Half of my students are currently getting a D or an F in one of my three classes.

That’s 11 out of 22 grades, exactly.

This makes me really upset.

Any time a student is doing badly in class, there are only a few possible reasons: 1) the student is not applying him- or herself, 2) the student is not capable of completing the coursework accurately, or 3) I am not teaching the material well.  Realistically, it is often a combination of all three.

Do my students apply themselves?  Sometimes students are genuinely lazy and they don’t want to do their homework.  Maybe passing with a C or a D is good enough in their book.  Often, they never learned good study habits in high school, they are accustomed to having assignments and deadlines spelled out for them repeatedly, they simply don’t stay on top of their work.  In a 12-week term, there is often time to catch back up.  In a 6-week term, it’s a lot harder.  You don’t check the syllabus, you fall behind, and suddenly, the class is done.

For reason number 2, I originally phrased it as “the student isn’t capable of learning the material,” but most of the time that really isn’t the problem.  The reasons why they can’t complete the work are legion.  My students often work 40+ hours a week, have children to raise, partners and family members to spend time with, household chores to do, and on top of that they are trying to get a degree.  So often there isn’t enough time to get everything done.  Add to that the fact that, in my computer classes (which account for 19 of my 22 students), many students don’t have regular access to a computer at home, or the Internet, or both.  They are expected to do 2 hours of homework outside of class for each hour they are in class — that would be 16 hours of homework each week.  And many of them need to do it on a family member’s computer, or a friend’s mom’s computer, or at the public library, or during the few hours they have on campus just before or after class.  If they have a computer at home, they may not have Internet to allow them to email me their homework assignments.  They may not know how to install the trial software that comes with their book.  Even if a computer is readily available, I have students who don’t speak English as their first language, so the directions, “Point to the Title cell style in the Titles and Headings area of the Cell Styles gallerty to see a live preview of the cell style in cell A1” is extremely confusing.  Even I find it confusing!  Hell, despite the fact that I have walked them through the process at least one time per class, I still have students, on Day 8 of class, who don’t know what to do when we are in Word and they need to send me their assignment as an attachment to an email.  They can’t remember how to open Internet Explorer and navigate off the home page and go to their online email provider.  I have students who have had so little exposure to computers during their life, they can only type roughly 10 words a minute.  So whether it is because of a lack of access to computing resources, or reading comprehension skills, or previous exposure to computers, many students are unable to complete the work I assign them.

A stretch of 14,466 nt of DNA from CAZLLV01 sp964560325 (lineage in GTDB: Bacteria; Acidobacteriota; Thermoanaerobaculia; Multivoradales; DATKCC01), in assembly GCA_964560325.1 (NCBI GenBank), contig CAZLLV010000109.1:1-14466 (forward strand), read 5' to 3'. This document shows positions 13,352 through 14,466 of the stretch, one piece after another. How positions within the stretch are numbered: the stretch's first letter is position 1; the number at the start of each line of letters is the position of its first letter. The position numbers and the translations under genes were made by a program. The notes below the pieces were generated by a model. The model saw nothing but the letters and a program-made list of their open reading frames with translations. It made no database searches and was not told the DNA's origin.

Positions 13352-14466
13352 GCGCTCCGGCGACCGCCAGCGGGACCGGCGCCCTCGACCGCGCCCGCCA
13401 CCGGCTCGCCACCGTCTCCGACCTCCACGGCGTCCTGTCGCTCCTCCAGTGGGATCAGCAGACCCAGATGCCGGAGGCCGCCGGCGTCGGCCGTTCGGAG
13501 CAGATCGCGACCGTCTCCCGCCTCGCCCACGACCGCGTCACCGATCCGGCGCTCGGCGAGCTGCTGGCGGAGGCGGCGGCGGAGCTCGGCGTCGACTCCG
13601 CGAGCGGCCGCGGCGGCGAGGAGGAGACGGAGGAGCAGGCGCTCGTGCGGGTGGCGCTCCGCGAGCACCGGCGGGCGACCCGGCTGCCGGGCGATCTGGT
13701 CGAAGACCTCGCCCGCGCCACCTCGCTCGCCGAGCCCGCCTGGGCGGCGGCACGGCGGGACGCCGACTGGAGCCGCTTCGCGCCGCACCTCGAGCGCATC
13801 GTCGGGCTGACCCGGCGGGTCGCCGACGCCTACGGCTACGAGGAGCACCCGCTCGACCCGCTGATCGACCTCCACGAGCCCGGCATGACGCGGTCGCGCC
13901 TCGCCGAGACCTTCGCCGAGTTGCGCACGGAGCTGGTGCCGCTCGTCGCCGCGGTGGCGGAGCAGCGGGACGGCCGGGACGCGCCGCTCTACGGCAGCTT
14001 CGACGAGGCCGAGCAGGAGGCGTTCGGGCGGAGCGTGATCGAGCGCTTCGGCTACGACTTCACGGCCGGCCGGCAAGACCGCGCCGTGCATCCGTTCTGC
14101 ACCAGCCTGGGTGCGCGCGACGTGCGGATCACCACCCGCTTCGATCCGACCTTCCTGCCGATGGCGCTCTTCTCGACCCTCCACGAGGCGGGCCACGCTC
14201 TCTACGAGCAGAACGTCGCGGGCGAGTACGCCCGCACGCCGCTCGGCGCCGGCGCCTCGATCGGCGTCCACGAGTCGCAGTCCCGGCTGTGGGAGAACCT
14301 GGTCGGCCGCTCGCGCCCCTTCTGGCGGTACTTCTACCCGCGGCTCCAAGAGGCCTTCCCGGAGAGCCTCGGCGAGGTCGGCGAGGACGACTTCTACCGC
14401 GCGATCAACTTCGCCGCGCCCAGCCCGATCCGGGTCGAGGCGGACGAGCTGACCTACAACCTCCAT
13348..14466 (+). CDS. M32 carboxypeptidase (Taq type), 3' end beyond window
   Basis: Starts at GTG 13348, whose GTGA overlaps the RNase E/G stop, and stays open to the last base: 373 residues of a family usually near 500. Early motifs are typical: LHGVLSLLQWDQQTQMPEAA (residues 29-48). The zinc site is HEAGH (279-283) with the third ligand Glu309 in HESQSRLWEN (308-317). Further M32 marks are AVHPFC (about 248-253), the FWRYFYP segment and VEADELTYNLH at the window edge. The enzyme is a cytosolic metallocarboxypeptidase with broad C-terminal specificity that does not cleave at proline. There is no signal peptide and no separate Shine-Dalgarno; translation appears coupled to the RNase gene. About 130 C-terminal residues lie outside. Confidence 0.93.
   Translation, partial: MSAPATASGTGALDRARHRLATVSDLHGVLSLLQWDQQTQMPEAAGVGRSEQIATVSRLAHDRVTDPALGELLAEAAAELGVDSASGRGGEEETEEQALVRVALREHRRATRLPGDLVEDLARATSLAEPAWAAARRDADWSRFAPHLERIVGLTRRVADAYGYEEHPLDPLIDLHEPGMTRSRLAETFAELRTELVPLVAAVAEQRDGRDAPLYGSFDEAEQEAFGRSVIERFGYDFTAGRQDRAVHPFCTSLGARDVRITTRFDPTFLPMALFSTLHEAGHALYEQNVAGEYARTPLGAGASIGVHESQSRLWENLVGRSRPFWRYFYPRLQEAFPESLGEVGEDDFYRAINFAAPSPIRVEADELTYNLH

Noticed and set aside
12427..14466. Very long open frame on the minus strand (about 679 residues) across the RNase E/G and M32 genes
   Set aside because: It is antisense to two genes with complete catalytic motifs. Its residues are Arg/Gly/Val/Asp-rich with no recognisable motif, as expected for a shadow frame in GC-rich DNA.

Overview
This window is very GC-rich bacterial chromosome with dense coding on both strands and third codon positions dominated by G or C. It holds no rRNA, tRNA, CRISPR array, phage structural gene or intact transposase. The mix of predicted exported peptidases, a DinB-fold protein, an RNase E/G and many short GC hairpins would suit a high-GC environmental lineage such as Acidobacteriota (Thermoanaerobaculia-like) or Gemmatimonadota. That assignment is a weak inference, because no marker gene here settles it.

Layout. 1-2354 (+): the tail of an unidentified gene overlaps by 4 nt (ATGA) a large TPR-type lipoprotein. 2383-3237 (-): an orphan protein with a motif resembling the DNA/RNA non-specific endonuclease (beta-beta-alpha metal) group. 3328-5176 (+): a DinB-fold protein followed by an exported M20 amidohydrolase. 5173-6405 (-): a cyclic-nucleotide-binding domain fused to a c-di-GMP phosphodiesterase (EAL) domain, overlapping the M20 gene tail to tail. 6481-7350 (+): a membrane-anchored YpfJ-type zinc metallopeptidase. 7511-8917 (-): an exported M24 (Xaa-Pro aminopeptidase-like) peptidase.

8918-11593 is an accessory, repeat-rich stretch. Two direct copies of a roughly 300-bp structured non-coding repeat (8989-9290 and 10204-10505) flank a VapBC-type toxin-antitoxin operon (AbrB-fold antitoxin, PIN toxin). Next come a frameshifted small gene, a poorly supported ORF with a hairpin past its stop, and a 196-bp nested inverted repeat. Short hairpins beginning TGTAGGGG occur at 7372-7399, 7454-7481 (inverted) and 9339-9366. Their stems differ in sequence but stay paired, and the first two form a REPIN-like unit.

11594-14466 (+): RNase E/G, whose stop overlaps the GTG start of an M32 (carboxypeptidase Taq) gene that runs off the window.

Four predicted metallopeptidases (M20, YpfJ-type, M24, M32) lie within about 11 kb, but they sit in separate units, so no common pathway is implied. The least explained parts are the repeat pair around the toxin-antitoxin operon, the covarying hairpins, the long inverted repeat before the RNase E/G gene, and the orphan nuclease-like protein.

But I always, always worry that the real reason my students are failing is because I am not teaching them what they need to know.  I know that computer classes are difficult to teach in a large group setting.  I know that I have students of all skill levels in the class, so some are surfing between steps during demonstrations because they are so bored, while others are completely lost.  Knowing those things doesn’t make it any easier when you see your students failing, and you don’t know what you can do to help them.  When there are dozens of zeroes in my grading spreadsheet, is it because they are too lazy to turn their work in, they can’t do the work, or because they don’t understand what they are supposed to do?

I don’t know.  And without knowing why they are not turning their work in, I can’t help them.  And that’s the worst feeling of all.

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